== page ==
Probation Revocations

People on probation have no margin for error, and even an honest mistake like missing a monthly payment or forgetting to report to the probation office. The consequences are even greater when a person on probation is alleged to have violated the terms of probation by committing a new crime.

The judge that sentenced you after a trial or plea is the same judge that has authority to amend, modify, terminate, or REVOKE your sentence.

The law requires that active probation supervision shall terminate in all cases after 2 years from the start of active probation supervision unless it is specially extended or reinstated by the judge. However, your active probation supervision shall remain in effect until you complete all requirements and conditions of probation (i.e. payment of fines, court ordered evaluation and treatment).

The sentencing judge cannot revoke any part of any probated or suspended sentence unless the defendant admits (or consents) to the violation or unless the evidence produced at the revocation hearing establishes by a preponderance of the evidence that the defendant violated the terms of probation.

Following proof that the defendant violated a general condition of probation, the sentencing judge can revoke up to two years of the sentence - meaning, that you can go to prison or jail for up to two years for forgetting your appointment to report to your probation officer, or losing your job and getting behind on fines.

Following proof that the defendant violated probation by committing a new felony offense, the sentencing judge can revoke no more than the lesser of the balance of probation or the max time allowed for the new felony offense. Take for example the client that plead guilty to a felony narcotics charge in 2011 and she was sentenced to 9 years on probation. Then in 2013, she was arrested and charged for identity fraud (1st offense). Without the help of a skilled team like Kilgore & Rodriguez, this client could not only face prosecution for the new offense of Financial Transaction Card Theft, but she could spend the next 3 years in prison for violating her probation sentence by committing a felony (Even though the balance of her probation sentence is 7 years, the maximum term of imprisonment for Financial Transaction Card Theft is 3 years).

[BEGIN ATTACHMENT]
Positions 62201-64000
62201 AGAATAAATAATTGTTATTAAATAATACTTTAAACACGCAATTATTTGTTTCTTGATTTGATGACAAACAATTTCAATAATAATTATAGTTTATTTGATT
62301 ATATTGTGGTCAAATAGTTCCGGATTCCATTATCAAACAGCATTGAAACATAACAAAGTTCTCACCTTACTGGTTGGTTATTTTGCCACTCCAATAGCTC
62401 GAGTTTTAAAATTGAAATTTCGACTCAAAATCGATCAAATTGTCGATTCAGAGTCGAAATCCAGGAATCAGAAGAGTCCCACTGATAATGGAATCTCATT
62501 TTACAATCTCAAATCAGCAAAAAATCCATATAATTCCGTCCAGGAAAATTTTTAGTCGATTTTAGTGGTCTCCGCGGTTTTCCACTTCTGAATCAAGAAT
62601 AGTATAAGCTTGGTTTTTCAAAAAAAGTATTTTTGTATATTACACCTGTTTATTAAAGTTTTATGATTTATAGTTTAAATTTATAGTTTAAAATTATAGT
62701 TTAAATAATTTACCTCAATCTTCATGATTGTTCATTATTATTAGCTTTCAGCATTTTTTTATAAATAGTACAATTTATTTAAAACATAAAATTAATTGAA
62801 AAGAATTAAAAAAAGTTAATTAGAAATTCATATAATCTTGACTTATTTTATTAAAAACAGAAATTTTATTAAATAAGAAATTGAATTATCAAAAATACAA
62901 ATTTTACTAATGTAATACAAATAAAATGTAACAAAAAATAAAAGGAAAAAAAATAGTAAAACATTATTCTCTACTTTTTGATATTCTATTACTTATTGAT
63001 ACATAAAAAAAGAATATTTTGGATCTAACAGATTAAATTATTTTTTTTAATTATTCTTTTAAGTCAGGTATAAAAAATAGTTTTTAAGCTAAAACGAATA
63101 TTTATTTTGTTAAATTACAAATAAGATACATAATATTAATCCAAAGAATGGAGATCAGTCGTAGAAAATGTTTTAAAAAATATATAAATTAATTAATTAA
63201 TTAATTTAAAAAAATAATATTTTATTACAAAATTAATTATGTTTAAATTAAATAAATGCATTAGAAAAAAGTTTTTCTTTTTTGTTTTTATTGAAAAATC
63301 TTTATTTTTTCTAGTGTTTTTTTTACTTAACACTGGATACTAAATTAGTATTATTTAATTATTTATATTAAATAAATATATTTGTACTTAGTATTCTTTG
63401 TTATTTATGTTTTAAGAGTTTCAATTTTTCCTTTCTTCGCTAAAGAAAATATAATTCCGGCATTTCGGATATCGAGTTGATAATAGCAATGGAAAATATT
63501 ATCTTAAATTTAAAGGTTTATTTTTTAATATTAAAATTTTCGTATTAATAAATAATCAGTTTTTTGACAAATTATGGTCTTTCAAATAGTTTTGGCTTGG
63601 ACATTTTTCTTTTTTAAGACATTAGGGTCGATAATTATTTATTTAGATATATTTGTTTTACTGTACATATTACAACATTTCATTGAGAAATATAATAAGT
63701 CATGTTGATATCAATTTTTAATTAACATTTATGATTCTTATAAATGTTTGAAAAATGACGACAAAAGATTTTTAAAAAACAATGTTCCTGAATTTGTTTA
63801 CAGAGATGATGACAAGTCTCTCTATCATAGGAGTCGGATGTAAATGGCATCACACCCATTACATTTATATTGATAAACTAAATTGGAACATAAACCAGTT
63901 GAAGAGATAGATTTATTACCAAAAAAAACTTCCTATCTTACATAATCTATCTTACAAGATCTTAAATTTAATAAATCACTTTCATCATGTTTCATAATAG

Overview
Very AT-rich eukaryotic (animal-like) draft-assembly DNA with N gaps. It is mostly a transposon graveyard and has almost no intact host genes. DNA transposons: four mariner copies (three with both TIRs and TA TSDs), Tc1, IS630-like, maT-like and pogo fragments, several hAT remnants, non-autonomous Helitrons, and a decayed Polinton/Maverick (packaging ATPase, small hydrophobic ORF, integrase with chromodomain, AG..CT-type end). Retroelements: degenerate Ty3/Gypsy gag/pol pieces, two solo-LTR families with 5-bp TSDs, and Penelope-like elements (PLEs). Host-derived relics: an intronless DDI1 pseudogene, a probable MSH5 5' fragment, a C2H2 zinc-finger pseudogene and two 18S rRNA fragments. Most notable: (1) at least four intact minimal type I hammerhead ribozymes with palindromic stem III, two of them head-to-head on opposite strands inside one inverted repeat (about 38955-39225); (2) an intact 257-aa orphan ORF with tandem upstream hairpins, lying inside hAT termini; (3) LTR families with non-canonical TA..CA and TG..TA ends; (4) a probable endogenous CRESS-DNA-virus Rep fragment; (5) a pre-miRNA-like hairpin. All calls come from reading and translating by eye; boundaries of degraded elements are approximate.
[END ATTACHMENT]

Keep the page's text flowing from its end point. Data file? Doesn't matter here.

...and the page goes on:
Following proof that the defendant violated a special condition of probation or suspension of the sentence, the sentencing judge can revoke the balance of probation and require the defendant to serve the balance of the original sentence in custody.

The stakes are even higher for those on that were convicted under the First Offender Act. Following proof that the defendant violated their probation, the sentencing judge can take away their First Offender Status (thus making them a convicted felon for the rest of their life) and re- sentence them up to the maximum sentence allowed for that new offense.

So that is precisely why someone alleged to have violated the terms of their probation is in absolute need of a lawyer with an extraordinary amount of experience in defending clients probation revocation hearings. The stakes are entirely too high and the standard of proof makes it easier for the judge to send you to jail!

Call Kilgore & Rodriguez to give yourself the best chance of protecting you from any more punishment by way of a probation revocation.